Wednesday, July 28, 2021

Donkeys and The Road Less Taken

Pleasant surprises are always good and nothing has pleasantly surprised me more than the vital, and growing, role in our program that the donkeys now have. Training a donkey is different than training a horse. Pressure and release is often the key to teaching a horse because of its extreme  preference of flight over fight. Donkeys, on the other hand, kill coyotes--evidence of their willingness to prefer fight over flight under the right circumstances. To further complicate matters, donkeys have such a high tolerance for pain that it is very difficult to successfully use coercion to train donkeys. 

I find them to be smarter than horses and are often more affectionate than horses. They are strong and tend to be fast walkers. Some have trots that not only does not hurt my back, the slight twisting gait often stretches and relaxes my back. They rarely panic and bolt. They generally do not buck as often as will a horse.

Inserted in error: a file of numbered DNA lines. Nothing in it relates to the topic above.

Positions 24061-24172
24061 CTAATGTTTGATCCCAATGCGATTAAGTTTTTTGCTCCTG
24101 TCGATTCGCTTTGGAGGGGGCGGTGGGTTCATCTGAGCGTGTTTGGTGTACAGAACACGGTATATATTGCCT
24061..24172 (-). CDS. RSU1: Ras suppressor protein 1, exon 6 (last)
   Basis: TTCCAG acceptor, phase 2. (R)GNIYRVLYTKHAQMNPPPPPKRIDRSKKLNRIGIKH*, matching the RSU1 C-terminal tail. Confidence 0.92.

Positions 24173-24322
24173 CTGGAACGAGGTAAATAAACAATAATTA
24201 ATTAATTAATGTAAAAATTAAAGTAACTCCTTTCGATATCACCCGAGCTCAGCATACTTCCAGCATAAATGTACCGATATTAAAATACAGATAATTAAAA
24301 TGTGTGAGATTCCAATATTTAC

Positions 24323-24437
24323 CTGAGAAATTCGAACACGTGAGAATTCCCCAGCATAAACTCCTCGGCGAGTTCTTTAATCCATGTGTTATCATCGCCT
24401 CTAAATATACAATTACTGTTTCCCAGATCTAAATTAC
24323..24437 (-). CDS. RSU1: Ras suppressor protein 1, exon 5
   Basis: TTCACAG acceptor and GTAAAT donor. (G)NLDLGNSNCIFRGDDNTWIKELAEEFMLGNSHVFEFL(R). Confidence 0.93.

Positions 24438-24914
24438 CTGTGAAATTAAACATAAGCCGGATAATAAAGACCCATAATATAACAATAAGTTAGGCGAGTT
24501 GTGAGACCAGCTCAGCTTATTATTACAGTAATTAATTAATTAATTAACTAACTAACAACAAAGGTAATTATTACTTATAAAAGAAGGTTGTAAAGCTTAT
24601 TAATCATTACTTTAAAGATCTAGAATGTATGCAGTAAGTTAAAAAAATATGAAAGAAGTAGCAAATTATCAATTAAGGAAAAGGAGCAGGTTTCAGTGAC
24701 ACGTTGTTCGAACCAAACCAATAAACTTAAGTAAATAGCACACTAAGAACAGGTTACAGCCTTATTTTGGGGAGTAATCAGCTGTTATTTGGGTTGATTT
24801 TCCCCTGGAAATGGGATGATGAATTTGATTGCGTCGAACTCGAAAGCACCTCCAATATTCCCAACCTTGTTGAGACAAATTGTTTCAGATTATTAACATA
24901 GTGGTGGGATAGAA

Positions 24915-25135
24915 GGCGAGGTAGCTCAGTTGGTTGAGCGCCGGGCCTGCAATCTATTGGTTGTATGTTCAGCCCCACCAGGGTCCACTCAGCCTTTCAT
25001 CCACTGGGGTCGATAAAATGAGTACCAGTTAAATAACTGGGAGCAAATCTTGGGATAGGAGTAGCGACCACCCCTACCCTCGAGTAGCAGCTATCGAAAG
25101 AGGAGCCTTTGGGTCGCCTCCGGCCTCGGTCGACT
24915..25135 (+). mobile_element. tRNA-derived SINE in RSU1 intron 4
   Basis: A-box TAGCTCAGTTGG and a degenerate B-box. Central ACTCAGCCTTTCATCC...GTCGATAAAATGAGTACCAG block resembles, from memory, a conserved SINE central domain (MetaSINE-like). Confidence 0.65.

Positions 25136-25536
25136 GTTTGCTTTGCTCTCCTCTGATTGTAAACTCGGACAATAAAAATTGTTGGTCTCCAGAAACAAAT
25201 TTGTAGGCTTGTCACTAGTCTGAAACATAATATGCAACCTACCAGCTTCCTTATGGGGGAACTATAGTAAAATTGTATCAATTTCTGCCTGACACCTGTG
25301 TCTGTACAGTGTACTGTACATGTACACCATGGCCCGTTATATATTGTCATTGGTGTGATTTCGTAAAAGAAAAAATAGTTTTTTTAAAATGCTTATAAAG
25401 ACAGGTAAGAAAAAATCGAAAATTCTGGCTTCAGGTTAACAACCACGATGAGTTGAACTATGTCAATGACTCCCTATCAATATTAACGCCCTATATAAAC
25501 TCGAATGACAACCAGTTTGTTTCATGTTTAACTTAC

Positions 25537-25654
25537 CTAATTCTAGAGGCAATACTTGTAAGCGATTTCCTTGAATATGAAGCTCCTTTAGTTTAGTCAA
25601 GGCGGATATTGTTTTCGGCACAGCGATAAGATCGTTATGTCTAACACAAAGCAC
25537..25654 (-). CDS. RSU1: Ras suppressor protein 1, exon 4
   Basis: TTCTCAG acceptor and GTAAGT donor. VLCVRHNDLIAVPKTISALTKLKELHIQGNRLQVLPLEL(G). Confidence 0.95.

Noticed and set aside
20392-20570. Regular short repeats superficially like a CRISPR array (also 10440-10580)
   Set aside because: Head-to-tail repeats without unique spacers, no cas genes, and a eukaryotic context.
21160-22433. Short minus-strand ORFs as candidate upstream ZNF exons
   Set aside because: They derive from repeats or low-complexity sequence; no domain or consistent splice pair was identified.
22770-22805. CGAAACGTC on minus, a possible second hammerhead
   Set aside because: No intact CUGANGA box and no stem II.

If it sounds like I am describing a wonderful mount for an older rider or a younger rider who might have some physical complications that making riding a horse risky--that is exactly what I am saying. They give back more than they ask for. They often bond even closer to people than do Choctaw horses. 

They can get over weight very easily and need lower calorie forage and exercise, and exercise, and more exercise. They need to be ridden. 

I enjoy my occasional rides on the donkeys that are at Mill Swamp. I expect that as I get older I will enjoy those rides even more. Just because you can't ride a horse does not mean that your equine riding days must come to an end. 

Building a Riding Program: Am I Asking The Right Questions?

Each important step forward should occur only after a deep and honest look to the past.